Joyce Silverman of Brooklyn, NY, understands the pressing need.
“I travelled last year to Jackson Hole,” she said. “I had to use the mikvah. Raizy took me through woods and forest and deep snow, and we had to find a spring that was deep enough for me to immerse. It was pitch black outside and freezing. I lost my boot.”
Silverman is convinced that many unaffiliated Wyoming Jews and tourists could become attracted to a Torah lifestyle if there was a mikvah.
“I, for one, would travel to Jackson Hole every year, and I know others with the same issue.”
When they were there, the Silvermans celebrated the Sabbath with the Mendelsohns, who had also invited six local, single men to join them.
“If these men get married, they’ll need a mikvah,” Silverman noted. “Family purity laws are very important to an observant Jew.”
“You can’t teach family purity – the essence of Judaism – without a mikvah,” Rebbitzen Raizy Mendelsohn stated. “You can’t expect non-observant Jews to take it upon themselves to travel so far.”
Many tourists “either put it off for a week, which is not advisable, or experience what Joyce went through,” she said. “Often it doesn’t even work because it’s freezing here and you can’t always dig deep enough to immerse completely. The enormous bison and other large animals are intimidating….
“Going to a mikvah is a foreign concept for most people, and it’s made all the more difficult without a local mikvah. After Joyce’s ordeal, I promised her we would do this for the benefit of others.”
This past November, Mrs. Mendelsohn made good on her pledge when she helped kick start a distinctly Wild West Mikvah campaign on www.JewishWyoming.com/Mikvah.
“After getting married two years ago to a girl from South Africa, we decided to spend our first winter as a married couple in Jackson Hole,” said Danny Shapiro, a Florida-based donor to the mikvah fund who knew Rabbi Mendelsohn from his yeshiva days about 10 years ago.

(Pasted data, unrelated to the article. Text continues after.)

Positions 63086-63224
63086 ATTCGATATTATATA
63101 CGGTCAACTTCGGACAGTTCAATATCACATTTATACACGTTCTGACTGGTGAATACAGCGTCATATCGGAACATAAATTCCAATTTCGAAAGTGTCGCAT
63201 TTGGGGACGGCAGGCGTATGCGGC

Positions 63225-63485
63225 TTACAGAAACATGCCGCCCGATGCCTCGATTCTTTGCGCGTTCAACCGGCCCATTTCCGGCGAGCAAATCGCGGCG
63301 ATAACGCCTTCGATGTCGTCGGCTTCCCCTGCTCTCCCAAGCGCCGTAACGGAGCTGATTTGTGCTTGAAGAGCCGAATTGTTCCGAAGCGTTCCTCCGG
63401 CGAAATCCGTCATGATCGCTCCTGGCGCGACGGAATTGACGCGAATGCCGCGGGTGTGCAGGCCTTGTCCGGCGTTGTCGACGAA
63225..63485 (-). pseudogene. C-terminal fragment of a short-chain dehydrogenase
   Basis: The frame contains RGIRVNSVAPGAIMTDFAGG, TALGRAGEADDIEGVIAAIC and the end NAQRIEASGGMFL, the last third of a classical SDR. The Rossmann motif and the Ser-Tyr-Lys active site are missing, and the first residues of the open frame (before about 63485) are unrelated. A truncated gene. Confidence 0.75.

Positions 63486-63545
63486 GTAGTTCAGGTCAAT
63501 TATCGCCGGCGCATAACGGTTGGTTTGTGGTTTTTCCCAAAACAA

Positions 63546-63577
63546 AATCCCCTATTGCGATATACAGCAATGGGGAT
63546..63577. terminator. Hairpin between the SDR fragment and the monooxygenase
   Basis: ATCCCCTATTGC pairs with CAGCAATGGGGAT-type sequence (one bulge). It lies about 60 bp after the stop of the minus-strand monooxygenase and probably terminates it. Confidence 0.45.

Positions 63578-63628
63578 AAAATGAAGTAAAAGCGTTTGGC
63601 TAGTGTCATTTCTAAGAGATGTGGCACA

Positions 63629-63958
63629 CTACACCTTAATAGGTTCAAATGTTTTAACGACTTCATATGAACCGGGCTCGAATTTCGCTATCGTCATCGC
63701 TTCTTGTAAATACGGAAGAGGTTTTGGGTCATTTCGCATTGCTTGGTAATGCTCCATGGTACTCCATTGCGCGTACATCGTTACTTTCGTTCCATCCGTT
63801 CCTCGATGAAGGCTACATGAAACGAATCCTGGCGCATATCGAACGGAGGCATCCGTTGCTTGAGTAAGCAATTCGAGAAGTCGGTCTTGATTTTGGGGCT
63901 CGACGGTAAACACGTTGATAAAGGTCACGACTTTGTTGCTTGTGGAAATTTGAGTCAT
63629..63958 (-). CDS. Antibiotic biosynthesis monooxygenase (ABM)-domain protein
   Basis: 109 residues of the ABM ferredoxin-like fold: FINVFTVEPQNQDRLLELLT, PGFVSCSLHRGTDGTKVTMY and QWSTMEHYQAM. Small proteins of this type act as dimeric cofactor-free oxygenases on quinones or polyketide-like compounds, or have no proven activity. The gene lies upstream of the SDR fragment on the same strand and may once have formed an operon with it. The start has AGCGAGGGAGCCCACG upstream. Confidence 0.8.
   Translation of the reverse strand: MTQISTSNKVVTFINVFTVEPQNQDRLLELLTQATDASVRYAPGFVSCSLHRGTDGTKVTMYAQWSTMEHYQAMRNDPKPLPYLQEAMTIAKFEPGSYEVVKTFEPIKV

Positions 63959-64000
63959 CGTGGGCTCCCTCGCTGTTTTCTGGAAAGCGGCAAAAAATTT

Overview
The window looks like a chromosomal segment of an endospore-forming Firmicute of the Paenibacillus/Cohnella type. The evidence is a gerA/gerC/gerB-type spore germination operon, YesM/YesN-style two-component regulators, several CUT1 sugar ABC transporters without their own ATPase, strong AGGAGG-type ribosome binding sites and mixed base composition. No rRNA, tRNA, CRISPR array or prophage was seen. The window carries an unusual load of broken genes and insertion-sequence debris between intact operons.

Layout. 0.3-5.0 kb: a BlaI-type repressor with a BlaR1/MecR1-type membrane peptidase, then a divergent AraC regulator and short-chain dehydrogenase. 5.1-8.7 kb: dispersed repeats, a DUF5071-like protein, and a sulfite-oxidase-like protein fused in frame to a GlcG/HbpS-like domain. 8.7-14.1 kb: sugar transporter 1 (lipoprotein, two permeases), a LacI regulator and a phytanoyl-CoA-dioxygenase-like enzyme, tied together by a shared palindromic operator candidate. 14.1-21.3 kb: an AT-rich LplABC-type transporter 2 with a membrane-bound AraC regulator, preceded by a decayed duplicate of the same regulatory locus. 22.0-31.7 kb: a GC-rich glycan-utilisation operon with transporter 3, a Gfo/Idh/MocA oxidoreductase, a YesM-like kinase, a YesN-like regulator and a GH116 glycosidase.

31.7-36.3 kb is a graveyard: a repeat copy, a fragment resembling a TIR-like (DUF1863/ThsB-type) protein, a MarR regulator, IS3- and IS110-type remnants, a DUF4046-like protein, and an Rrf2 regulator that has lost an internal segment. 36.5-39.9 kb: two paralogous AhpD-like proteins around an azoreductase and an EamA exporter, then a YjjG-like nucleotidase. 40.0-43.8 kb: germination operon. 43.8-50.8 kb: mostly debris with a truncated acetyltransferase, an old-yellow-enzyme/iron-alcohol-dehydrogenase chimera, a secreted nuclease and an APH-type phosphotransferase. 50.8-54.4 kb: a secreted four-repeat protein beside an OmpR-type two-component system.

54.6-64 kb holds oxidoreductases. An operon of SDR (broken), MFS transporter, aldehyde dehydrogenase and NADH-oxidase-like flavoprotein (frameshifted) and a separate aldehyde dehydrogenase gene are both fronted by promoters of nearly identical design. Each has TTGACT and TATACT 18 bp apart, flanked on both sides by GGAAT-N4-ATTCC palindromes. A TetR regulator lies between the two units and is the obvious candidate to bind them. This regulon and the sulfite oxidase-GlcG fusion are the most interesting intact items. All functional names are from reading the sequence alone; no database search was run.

“I reached out to Zalman, whom I hadn’t spoken to in years, and overnight he arranged phenomenal accommodations for us at a hotel lodge by the base of the mountain. He also arranged a refrigerator full of kosher food and everything we needed to enjoy a luxurious vacation as a young Jewish couple, without having to sacrifice any of our Jewish customs.
“I had the opportunity to spend time with the rabbi and his wife, and I got to see first-hand what these people are all about: self-sacrifice. This beautiful couple has picked their lives up from across the country and planted themselves in Jackson Hole, where they saw a need to service the Jewish community on a year-round, constant basis.”
According to Shapiro, building a mikvah wherever there is a need is of paramount importance to the future of Jews everywhere.
“One of the most critical Jewish rituals is the mikvah…. It is a ritual that our grandparents and ancestors had been doing for centuries. When the Mendelsohns succeed in finally building a mikvah, they will have effectively made it possible to continue this age-old ritual even in Jackson Hole. This is important because without a mikvah in Jackson Hole, Jewish women must either forgo this most awesome ritual due to inconvenience or travel five hours [each way]. This inconvenience is a real obstacle for Jewish observance. Building a mikvah is a critical, most holy and important project for the greater good of the Jewish community….
“This means so much to me that I have already contributed close to $5,000 and I don’t even live in Jackson Hole,” he declared.
No Jewish community, big or small, should be deprived of a mikvah, concurred donor Rabbi Mordechai Werde of Brooklyn, NY.